CoC issues with electrical installation and electric fence

iStock 000012122771Small e1428657591695

Dear John,
I recently bought a house with a non compliant electrical CoC. I am a qualified electrician myself, but do not have a wireman’s license. I can see all the areas where there is no compliance. I have informed the transfer attorney of this as well as the estate agent, but all that I hear is that they will be in contact with the person who did the CoC, this has been going on for two months no with no luck. It is rainy season by us now and my electricity keeps tripping due some areas not being compliant ( outside lights just hanging loose open by its connecting wires). My electric fence also does not have a CoC, and the seller now states that the fence is installed pre 2006, but I the OTP clearly states that a fence CoC is required and the seller can also not provide any proof that the fence was installed before 2006, and according to people that have worked previously on this fence there was changes made the system now recently before they sold the house.

Can you please advise me on how I can get this solved or where I need to report this issue.  Nicholas Cloete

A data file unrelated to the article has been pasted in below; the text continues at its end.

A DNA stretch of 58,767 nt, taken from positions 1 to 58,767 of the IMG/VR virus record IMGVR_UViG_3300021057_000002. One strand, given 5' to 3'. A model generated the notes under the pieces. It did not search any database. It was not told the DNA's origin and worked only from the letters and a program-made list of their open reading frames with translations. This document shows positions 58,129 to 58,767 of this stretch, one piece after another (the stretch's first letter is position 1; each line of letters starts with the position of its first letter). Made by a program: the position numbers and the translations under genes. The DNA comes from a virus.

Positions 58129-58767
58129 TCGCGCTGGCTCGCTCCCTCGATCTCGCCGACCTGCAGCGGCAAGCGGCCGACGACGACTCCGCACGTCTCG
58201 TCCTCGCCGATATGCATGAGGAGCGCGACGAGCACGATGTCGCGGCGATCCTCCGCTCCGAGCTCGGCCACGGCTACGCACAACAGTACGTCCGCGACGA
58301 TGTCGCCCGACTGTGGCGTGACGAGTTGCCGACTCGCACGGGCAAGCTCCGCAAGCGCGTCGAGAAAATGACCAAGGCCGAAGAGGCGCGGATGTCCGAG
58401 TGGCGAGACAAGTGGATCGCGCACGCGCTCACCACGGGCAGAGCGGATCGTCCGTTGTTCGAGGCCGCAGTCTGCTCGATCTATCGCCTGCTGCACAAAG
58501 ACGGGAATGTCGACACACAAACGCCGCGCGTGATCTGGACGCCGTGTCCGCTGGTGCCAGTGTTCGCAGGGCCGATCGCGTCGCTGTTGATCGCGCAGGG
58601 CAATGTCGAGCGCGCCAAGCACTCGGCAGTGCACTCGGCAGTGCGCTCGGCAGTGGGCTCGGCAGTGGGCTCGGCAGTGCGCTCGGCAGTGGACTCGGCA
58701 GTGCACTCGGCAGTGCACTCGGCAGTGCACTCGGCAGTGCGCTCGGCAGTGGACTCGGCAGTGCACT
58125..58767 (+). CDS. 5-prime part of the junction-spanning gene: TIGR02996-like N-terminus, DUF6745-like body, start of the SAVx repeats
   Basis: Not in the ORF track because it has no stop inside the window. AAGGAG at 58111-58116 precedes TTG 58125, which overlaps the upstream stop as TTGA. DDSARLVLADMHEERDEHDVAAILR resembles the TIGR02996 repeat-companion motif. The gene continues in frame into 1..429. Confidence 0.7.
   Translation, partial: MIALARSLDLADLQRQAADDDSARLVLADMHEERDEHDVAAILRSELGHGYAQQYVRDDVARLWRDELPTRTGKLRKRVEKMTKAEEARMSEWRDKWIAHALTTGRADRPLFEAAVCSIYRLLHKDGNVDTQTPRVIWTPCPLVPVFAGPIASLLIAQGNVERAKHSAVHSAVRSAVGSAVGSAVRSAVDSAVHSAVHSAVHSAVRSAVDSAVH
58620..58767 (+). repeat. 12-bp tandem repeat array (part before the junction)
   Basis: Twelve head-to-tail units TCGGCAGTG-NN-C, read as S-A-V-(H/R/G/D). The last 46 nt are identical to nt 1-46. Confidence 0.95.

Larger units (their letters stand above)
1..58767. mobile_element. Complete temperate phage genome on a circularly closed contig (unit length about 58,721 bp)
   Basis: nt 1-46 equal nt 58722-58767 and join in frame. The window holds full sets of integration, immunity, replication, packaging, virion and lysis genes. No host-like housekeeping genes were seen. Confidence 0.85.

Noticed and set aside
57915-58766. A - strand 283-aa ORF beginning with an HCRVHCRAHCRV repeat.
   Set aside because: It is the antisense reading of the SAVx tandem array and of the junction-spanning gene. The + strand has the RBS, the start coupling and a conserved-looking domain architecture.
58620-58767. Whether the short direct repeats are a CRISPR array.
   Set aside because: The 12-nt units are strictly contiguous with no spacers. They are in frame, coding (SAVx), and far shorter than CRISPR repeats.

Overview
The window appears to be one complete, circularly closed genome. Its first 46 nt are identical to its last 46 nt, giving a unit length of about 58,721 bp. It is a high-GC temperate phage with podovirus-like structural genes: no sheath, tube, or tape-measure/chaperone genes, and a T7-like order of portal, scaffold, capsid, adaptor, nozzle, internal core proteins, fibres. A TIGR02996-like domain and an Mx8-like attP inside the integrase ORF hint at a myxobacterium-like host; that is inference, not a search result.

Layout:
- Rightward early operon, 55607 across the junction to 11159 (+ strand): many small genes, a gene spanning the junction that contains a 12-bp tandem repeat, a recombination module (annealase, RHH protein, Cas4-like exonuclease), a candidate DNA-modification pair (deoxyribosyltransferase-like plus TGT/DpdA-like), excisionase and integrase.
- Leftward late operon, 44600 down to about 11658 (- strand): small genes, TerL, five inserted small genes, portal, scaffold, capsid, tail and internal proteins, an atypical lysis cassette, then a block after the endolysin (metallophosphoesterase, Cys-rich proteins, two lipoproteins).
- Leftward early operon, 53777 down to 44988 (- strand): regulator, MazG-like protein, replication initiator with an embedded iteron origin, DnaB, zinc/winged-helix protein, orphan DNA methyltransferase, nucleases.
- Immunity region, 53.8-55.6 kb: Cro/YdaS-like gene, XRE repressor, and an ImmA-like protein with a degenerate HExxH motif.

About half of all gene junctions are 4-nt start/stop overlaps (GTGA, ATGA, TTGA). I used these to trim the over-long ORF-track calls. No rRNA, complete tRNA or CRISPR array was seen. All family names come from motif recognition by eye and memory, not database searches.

Hi Nicholas

• The Electrical Machinery Regulations, published under the Occupational Health and Safety Act, 1993 apply to all electric fences in South Africa. The new regulations says that all existing and new electric fences must now be certified with an electric fence system certificate of compliance (EFC). This certificate is similar to the electrical compliance certificate which all property owners must have. However, electricians cannot issue this electric fence certification – unless the electrician is also qualified in terms of the new electric fence laws and has been registered with the Department of Labour. In terms of these regulations, all properties with an electric fence can only be transferred after 1 December 2012, if an EFC has been lodged with the conveyancing attorney. Apart from when the property is sold, any alterations or additions to existing electric fencing also triggers the need for an EFC. See more at:
• You should get your electrical CoC audited by the appropriate provincial electrical inspection authority – in Gauteng you can contact Mark Palmer at the Gauteng Electical inspection Authority ( Geia will charge a small fee for the audit but in the event of shortcomings on the CoC this authority is empowered by law to force the offending electician to rectify the electrical installation at his own expense.

I suggest that you involve both the seller and the conveyancing attorney in sorting out these issues as these parties were responsible to ensuring compliance prior to transfer of the property.

John Graham CEO

“What you don’t know can hurt you”

get your free home buyers guide

Scroll to Top